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High Level Policy Dialogue - Artificial Intelligence Governance in the aftermath of GDPR

Dates:
  • Tue 26 Jun 2018 09.00 - 18.00
  Add to Calendar 2018-06-26 9:00 2018-06-26 18:00 Europe/Paris High Level Policy Dialogue - Artificial Intelligence Governance in the aftermath of GDPR

The recent success of artificial intelligence, from pattern recognition to behaviour prediction, has benefited from merging machine learning algorithms with enormous amounts of data. As of now, there is no AI without data. Therefore, the governance of artificial intelligence cannot be separated from data governance. Questions of who can use what data, for what purposes, in what way and under what conditions, are as vital as the questions about the standards, transparency and design requirements for algorithms. With the General Data Protection Regulation 2016/679 of the EU (GDPR) entering into force May 25th 2018, the questions of lawful data usage have been authoritatively answered.

The policy dialogue, organised by the School of Transnational Governance and the Department of Law, in collaboration with the Berkman Klein Center for Internet and Society at Harvard University, will bring together policymakers, industry representatives and academics, to advance the discussion about AI governance. This event - while following in the steps of other global efforts that have produced either sectorally or geographically constrained recommendations - attempts to focus on the context of the EU in the aftermath of GDPR. The underlying premise of the event is that GDPR is primarily a data processing regulation, rather than a privacy regulation. Despite not explicitly addressing the questions of algorithms, the EU has indirectly created a governance scheme for machine learning systems. The objective of the dialogue is to brainstorm whether and how GDPR could and should be used as a foundation for other AI policy tools.

The overarching question we want to address is: should AI governance and data governance be treated as separate issues? Is it even possible to address them separately? And, to put it more concretely, is GDPR an appropriate tool for AI governance? Does its adoption process and ultimate form offer any guidance, positive or negative, regarding governance of AI?

Together with a diverse group of stakeholders we are attempting at a vibrant discussion that will result in the creation of actionable recommendations on how to enrich, adjust and adapt EU AI policies in the aftermath of GDPR. In particular, the output of the dialogue will be an assessment of GDPR’s strengths and weaknesses in addressing questions of AI governance, and recommendations on how to best coordinate the efforts of different regulators within the data/algorithm sphere.

The event is by invitation only and takes place under Chatham House rules.

Sala del Capitolo, Badia Fiesolana DD/MM/YYYY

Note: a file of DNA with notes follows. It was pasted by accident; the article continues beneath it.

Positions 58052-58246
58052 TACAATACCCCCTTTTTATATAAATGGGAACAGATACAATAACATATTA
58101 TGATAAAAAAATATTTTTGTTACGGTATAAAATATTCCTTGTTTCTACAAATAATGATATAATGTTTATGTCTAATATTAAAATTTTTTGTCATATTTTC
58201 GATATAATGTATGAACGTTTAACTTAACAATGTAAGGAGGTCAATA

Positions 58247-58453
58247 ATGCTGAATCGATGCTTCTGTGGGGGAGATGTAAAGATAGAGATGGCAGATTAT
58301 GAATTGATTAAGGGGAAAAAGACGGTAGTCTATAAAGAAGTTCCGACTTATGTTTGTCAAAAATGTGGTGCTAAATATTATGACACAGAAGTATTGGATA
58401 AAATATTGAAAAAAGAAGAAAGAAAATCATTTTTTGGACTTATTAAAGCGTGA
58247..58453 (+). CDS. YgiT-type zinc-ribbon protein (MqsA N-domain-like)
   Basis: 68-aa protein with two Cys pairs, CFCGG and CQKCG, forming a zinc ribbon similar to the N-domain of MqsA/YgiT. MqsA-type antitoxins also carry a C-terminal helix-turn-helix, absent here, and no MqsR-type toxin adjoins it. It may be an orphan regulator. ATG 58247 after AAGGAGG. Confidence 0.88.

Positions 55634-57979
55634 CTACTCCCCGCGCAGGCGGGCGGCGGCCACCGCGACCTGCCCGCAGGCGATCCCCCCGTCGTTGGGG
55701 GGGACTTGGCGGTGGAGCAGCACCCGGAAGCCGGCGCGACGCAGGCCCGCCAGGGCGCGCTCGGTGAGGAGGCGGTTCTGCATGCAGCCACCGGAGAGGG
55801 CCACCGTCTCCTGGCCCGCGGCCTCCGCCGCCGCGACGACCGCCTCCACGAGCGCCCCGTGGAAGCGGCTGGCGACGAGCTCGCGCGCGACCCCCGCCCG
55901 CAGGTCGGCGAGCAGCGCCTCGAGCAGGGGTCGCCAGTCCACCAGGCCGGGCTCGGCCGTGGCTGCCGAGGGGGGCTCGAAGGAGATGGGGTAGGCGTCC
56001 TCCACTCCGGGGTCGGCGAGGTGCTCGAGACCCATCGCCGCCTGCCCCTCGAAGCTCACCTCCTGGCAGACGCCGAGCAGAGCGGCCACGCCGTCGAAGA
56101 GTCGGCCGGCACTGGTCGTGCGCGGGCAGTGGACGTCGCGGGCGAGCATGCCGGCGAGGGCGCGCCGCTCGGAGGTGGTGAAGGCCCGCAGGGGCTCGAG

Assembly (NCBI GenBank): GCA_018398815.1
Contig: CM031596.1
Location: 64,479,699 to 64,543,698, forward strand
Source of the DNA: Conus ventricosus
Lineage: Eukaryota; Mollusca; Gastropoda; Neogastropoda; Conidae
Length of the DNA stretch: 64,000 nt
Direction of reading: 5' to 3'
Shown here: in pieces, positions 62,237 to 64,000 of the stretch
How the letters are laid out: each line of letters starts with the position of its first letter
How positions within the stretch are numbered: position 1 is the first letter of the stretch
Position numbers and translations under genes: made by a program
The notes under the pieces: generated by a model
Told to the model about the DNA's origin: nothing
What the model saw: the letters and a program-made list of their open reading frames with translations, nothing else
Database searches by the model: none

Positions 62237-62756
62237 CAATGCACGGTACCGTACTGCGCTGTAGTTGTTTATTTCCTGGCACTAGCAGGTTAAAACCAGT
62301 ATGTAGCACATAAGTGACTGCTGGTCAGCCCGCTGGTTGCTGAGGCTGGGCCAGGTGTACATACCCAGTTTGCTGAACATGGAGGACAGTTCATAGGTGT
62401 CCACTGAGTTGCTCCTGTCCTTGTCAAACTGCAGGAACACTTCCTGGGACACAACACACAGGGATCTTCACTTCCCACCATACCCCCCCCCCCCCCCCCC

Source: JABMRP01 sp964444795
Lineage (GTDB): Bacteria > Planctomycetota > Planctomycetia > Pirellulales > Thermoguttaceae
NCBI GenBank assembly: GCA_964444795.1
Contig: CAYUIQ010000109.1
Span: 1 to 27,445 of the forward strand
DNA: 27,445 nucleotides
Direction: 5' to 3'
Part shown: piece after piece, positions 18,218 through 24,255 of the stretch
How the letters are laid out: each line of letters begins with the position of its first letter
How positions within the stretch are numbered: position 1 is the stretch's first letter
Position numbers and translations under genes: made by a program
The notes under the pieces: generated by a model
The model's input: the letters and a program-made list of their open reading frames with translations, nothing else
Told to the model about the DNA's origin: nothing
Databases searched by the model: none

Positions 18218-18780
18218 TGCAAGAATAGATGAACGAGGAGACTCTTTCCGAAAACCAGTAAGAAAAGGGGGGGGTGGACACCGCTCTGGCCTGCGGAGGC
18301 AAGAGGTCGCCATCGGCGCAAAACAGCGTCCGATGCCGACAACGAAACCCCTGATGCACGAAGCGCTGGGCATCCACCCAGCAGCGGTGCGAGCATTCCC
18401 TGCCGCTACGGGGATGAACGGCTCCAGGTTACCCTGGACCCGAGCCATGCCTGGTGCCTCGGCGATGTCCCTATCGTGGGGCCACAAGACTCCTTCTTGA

Sala del Capitolo, Badia Fiesolana

The recent success of artificial intelligence, from pattern recognition to behaviour prediction, has benefited from merging machine learning algorithms with enormous amounts of data. As of now, there is no AI without data. Therefore, the governance of artificial intelligence cannot be separated from data governance. Questions of who can use what data, for what purposes, in what way and under what conditions, are as vital as the questions about the standards, transparency and design requirements for algorithms. With the General Data Protection Regulation 2016/679 of the EU (GDPR) entering into force May 25th 2018, the questions of lawful data usage have been authoritatively answered.

The policy dialogue, organised by the School of Transnational Governance and the Department of Law, in collaboration with the Berkman Klein Center for Internet and Society at Harvard University, will bring together policymakers, industry representatives and academics, to advance the discussion about AI governance. This event - while following in the steps of other global efforts that have produced either sectorally or geographically constrained recommendations - attempts to focus on the context of the EU in the aftermath of GDPR. The underlying premise of the event is that GDPR is primarily a data processing regulation, rather than a privacy regulation. Despite not explicitly addressing the questions of algorithms, the EU has indirectly created a governance scheme for machine learning systems. The objective of the dialogue is to brainstorm whether and how GDPR could and should be used as a foundation for other AI policy tools.

The overarching question we want to address is: should AI governance and data governance be treated as separate issues? Is it even possible to address them separately? And, to put it more concretely, is GDPR an appropriate tool for AI governance? Does its adoption process and ultimate form offer any guidance, positive or negative, regarding governance of AI?

Together with a diverse group of stakeholders we are attempting at a vibrant discussion that will result in the creation of actionable recommendations on how to enrich, adjust and adapt EU AI policies in the aftermath of GDPR. In particular, the output of the dialogue will be an assessment of GDPR’s strengths and weaknesses in addressing questions of AI governance, and recommendations on how to best coordinate the efforts of different regulators within the data/algorithm sphere.

The event is by invitation only and takes place under Chatham House rules.


Location:
Sala del Capitolo, Badia Fiesolana

Affiliation:
School of Transnational Governance
Department of Law

Type:
Special event

Contact:
Fiona Wong (EUI) - Send a mail

Attachment:
Programme

Links:
High Level Policy Dialogues, School of Transnational Governance
 
 

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Page last updated on 18 August 2017